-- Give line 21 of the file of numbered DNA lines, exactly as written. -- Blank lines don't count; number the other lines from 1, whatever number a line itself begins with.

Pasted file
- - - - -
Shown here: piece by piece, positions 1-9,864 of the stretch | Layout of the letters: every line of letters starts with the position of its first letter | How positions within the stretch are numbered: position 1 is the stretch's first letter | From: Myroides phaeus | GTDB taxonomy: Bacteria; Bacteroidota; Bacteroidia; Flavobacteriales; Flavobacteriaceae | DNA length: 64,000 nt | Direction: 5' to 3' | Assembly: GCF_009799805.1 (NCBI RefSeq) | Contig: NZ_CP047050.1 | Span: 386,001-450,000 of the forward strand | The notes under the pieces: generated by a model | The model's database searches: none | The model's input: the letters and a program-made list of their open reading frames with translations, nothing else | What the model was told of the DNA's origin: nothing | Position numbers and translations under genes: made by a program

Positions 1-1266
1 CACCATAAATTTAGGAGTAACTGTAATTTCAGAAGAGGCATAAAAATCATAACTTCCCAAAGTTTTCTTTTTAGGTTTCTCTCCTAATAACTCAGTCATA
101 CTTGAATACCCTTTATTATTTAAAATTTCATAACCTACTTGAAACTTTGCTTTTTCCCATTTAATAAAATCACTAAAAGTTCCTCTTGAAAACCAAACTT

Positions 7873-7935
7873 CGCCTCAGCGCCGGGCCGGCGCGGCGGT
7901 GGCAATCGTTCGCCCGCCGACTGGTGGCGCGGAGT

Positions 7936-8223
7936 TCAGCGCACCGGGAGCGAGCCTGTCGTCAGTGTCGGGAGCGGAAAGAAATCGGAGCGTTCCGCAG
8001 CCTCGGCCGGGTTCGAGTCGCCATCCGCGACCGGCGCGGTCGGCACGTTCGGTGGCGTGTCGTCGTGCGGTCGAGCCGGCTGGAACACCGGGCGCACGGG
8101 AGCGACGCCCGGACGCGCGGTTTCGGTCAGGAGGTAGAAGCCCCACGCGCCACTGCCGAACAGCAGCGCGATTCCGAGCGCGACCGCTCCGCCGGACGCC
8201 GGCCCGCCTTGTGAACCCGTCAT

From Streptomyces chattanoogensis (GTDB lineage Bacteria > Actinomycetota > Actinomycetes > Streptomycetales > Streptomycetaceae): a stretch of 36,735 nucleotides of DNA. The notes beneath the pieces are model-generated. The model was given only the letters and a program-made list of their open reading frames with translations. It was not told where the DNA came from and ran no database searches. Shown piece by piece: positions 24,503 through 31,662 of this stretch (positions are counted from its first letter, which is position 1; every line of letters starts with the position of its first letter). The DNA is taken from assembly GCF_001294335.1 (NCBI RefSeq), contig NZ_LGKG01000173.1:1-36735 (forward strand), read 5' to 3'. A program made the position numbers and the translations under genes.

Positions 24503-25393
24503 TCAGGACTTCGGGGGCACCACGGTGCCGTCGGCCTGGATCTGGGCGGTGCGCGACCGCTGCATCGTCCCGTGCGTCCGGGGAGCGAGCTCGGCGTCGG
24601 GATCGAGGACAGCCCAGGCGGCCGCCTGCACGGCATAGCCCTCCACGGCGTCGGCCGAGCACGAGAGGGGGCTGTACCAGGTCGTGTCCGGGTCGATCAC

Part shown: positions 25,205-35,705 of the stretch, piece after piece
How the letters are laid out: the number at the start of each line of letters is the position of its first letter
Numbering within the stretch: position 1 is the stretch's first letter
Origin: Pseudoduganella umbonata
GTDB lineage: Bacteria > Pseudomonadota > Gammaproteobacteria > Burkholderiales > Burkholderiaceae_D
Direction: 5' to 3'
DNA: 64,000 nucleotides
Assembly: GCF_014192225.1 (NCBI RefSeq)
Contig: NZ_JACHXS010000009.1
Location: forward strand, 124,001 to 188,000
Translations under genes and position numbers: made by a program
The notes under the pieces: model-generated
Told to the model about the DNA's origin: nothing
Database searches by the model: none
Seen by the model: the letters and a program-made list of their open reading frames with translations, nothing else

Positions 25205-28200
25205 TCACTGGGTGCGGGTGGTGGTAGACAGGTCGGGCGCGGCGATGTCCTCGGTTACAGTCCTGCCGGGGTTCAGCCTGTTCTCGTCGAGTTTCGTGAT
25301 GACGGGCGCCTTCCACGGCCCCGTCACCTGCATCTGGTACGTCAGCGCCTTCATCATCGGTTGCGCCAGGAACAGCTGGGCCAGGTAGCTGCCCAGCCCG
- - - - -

GTDB lineage: Bacteria > Pseudomonadota > Gammaproteobacteria > Burkholderiales > Burkholderiaceae_D